Few things are more personal than a keyboard, yet they are often overlooked by Work From Home guides. Why use the standard-issue keyboard when there are so many options available? This is a sampling of some of the keyboards used by TechCrunch’s editorial staff. Some are boring, some are for different languages — and each one is kind of dirty.
Excuse the dust, grime, and general dirtiness of the following. Keyboards are gross and hard to clean, and we did the best we could to get our keyboards photo-ready. I used two air cans on my keyboard, and it still looks like a toy in a preschool sandbox.
Please note this post is not sponsored, and TechCrunch does not earn anything from keyboard sales. We just want to show off our gear.
Working across borders is hard — working across languages is even harder. So getting a foreign language keyboard (mine is Korean) has been a godsend, if only because after two decades of using a computer, I still peck at a keyboard like I don’t know the location of the keys.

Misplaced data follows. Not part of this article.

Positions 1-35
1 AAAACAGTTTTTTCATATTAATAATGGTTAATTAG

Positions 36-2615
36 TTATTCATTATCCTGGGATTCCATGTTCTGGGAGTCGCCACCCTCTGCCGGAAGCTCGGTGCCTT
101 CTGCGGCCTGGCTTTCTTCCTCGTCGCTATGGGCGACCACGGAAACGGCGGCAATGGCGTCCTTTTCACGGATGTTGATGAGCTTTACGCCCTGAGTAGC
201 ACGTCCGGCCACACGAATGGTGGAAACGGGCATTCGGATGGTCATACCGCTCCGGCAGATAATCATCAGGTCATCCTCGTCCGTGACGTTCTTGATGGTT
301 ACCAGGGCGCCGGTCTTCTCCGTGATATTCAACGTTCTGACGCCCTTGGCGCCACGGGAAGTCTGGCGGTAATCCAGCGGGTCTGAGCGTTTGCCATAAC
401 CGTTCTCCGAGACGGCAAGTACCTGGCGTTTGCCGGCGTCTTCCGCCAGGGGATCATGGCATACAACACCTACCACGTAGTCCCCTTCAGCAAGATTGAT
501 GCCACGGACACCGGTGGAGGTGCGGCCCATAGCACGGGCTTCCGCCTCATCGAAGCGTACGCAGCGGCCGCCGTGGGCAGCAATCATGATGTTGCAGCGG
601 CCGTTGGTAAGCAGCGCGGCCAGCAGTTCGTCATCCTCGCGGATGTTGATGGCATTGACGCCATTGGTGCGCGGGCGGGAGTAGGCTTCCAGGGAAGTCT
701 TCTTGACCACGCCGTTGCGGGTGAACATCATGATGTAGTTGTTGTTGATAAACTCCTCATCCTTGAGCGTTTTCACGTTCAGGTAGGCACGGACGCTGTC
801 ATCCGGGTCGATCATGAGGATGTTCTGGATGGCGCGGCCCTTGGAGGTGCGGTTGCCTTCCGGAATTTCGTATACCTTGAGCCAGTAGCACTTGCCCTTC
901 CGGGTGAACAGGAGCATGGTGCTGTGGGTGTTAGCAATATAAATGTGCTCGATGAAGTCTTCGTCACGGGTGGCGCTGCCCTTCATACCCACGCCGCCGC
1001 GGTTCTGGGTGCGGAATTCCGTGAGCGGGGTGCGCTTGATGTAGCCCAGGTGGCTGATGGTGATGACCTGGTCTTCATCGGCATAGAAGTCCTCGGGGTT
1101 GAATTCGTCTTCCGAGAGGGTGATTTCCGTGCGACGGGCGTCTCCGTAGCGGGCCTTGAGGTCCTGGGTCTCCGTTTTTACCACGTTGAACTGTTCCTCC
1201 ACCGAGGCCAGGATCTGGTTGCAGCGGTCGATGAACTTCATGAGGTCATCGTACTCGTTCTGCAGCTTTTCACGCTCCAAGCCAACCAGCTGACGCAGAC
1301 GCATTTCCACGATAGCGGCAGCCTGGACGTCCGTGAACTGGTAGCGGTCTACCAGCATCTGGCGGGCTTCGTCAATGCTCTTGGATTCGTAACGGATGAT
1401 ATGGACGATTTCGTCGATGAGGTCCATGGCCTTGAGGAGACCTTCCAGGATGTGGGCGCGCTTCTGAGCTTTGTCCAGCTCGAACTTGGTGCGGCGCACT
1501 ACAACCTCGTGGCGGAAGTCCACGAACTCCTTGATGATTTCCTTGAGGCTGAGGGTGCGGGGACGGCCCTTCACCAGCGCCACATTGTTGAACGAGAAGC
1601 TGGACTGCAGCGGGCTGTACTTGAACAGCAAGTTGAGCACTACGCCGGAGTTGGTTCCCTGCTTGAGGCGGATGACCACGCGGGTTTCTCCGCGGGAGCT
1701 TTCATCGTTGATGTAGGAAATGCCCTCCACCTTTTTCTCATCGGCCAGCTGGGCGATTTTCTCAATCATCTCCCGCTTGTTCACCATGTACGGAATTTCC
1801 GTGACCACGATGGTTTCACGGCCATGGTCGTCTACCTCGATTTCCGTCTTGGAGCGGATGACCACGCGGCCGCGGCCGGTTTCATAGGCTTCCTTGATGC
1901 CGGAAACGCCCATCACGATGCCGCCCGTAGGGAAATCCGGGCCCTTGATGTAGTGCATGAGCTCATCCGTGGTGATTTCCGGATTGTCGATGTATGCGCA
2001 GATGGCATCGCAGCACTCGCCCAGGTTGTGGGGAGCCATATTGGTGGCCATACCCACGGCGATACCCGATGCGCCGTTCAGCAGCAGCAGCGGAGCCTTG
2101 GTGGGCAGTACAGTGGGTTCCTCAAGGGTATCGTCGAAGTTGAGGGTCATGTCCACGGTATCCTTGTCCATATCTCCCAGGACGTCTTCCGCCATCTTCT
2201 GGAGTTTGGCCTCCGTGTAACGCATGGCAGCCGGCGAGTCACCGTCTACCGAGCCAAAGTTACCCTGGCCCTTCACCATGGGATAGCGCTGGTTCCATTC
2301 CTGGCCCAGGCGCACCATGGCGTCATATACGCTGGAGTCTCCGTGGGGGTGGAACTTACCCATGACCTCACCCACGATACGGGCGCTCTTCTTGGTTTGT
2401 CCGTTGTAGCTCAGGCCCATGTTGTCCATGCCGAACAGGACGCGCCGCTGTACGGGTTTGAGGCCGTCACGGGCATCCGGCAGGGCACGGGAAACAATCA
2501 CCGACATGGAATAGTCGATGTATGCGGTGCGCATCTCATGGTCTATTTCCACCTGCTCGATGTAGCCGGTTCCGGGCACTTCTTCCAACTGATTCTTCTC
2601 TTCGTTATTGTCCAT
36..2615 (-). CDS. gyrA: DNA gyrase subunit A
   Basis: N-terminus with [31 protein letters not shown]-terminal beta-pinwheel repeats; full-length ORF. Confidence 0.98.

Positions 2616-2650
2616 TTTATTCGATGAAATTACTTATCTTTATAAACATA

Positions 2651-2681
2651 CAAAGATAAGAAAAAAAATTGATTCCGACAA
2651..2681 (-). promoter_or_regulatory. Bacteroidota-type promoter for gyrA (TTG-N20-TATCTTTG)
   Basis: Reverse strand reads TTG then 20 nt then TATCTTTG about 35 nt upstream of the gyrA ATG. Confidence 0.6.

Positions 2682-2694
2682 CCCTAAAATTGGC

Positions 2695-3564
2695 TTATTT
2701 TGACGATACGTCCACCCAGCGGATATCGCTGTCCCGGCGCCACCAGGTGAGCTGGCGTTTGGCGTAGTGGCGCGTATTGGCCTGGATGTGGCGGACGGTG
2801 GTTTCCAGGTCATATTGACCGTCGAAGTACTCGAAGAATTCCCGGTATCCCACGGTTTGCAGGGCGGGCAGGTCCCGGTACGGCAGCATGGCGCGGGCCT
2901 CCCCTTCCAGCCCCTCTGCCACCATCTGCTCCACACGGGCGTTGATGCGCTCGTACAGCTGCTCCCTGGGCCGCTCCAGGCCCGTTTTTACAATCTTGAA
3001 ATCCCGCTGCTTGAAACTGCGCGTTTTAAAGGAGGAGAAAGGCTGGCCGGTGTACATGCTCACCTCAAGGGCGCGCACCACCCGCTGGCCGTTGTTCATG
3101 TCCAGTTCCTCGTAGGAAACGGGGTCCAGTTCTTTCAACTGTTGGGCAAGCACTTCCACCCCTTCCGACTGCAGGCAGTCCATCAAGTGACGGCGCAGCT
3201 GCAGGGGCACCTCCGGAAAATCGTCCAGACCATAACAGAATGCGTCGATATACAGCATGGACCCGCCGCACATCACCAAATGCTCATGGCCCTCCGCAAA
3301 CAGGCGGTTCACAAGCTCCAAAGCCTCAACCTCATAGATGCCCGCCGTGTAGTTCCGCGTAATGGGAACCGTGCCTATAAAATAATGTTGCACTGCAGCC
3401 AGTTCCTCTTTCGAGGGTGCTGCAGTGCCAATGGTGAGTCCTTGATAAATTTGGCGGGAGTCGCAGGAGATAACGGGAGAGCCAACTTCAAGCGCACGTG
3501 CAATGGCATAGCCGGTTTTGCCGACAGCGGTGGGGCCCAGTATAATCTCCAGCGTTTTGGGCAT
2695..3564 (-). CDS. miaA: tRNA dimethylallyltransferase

Now, should you get a foreign language keyboard? Good god, no. Certainly don’t buy it overseas like I originally did when I was a foreign correspondent in Seoul, since apparently warranties don’t transfer globally. Also, the E key finally busted on my last “space white” keyboard (unfortunately, E is about as common in English as ㄷ/ㄸ is in Korean, so that key gets a lot of abuse), and let’s just say the world is not designed to special order individual keys in a foreign language in the United States.
So I bought a new space grey keyboard. And then Apple said they couldn’t find a replacement Korean keyboard E key in white, so they gave me a free keyboard because Apple is nice. So now I have two space grey Korean keyboards, one on my desk and one sitting in storage for when I invariably destroy the one I’m typing this on. Don’t buy a foreign language keyboard. Actually, don’t buy a keyboard at all. Certainly don’t be a writer. Just yell in a Clubhouse room and let’s move to the next, post-text century.